It could be huge. Bigly. Believe me.
An Anniston auto dealership opened this week bearing the 45th president’s name, with ambitions of attracting business from Alabama’s Trump-loving voters.
Trump Auto Sales, on Quintard Avenue, held its grand opening Tuesday. And the lot with more than 50 pre-owned vehicles has already sold three, General Manager Jeremy Pressley said. The business also reports a lot of foot traffic.
“99 percent of the people who come here love it,” Pressley said of the name. “We’ve had two different people who didn’t like the name. If the name offends you, I guess it’s doing what it’s supposed to.”
The dealership isn’t owned by Trump or associated with his various business ventures. But the red, white and blue exterior of the building, as well as its variation on the president’s campaign slogan – “Make Car Buying Great Again” – leave little doubt what kind of association the dealership is hoping for.
Using the Trump name is about more than just attracting business, Pressley said.
“We all support him,” Pressley said. “I think he’s doing a fantastic job. The economy is just doing better and better. I mean, I remember how it was in 2008 and 2009. Every day, it’s getting better and better I believe.”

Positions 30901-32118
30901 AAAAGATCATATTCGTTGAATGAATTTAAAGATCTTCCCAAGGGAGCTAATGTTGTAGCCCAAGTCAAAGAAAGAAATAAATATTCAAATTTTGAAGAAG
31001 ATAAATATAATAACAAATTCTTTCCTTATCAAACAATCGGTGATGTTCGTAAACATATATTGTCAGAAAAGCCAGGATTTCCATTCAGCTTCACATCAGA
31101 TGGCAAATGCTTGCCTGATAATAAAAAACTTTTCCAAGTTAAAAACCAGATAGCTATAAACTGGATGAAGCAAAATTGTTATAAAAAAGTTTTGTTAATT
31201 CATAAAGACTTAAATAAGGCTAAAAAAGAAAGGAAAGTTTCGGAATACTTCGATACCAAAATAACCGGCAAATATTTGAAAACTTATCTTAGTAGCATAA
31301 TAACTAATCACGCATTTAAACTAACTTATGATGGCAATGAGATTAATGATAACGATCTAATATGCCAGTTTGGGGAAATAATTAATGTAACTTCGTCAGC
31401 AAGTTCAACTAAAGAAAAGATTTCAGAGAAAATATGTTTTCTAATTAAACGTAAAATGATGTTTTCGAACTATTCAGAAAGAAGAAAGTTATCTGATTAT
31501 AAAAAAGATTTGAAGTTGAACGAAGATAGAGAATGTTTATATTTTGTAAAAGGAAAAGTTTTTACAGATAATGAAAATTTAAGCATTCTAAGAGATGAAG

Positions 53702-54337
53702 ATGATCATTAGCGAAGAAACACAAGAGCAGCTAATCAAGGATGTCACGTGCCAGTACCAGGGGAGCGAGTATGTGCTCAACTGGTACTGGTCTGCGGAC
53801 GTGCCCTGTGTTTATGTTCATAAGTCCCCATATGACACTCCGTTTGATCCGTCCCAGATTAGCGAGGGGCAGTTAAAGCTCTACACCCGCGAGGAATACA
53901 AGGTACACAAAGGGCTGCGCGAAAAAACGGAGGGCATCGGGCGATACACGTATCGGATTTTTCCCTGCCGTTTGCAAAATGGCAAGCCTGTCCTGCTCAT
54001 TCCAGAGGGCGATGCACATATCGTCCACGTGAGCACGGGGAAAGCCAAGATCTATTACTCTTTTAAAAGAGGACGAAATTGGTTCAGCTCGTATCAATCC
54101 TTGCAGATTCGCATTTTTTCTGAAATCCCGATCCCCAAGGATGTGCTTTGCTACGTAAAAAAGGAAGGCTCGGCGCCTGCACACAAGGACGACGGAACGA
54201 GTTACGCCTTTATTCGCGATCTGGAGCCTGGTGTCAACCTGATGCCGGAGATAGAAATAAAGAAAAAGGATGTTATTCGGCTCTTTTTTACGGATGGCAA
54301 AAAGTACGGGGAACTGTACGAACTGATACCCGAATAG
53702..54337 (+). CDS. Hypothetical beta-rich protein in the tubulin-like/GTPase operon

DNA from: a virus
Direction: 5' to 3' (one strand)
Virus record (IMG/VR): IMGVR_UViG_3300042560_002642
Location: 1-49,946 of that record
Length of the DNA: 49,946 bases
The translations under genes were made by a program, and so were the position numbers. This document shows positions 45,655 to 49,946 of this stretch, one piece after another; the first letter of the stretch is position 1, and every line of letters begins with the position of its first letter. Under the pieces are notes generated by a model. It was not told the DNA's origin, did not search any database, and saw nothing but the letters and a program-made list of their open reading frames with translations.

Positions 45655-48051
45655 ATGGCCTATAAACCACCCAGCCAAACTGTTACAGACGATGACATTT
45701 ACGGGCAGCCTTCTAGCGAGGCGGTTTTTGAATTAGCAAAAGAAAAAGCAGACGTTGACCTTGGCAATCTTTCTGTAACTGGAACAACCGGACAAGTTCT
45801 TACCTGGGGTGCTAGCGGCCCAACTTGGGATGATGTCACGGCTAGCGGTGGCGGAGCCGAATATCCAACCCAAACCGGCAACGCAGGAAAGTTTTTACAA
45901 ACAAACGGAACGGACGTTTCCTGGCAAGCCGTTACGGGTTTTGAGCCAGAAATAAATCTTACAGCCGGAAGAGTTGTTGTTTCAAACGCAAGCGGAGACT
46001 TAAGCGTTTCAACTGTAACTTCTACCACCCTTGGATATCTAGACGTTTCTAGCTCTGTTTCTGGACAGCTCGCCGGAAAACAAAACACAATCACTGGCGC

Of course, this wouldn’t be the first use of a president’s name for a commercial enterprise. Every toy store has a Teddy Bear, its name inspired by a 1902 Mississippi hunting trip by Theodore Roosevelt. The toy maker who created the Teddy Bear got Roosevelt’s permission however.
The car lot’s use of the Commander-in-Chief’s moniker could cause problems in that Trump already uses his name on hotels, resorts and other commercial ventures and has been aggressive around the world at protecting it.
According to the Washington Post, he has made at least $59 million in revenue through licensing his name. And earlier this year, DTTM Operations, the company that controls Trump trademarks, applied in Macau for rights to the Trump name in several ventures, including casinos, construction, hotels and real estate. The New York Times reported it also won a judgment against use of his name by coffee shops and restaurants overseas.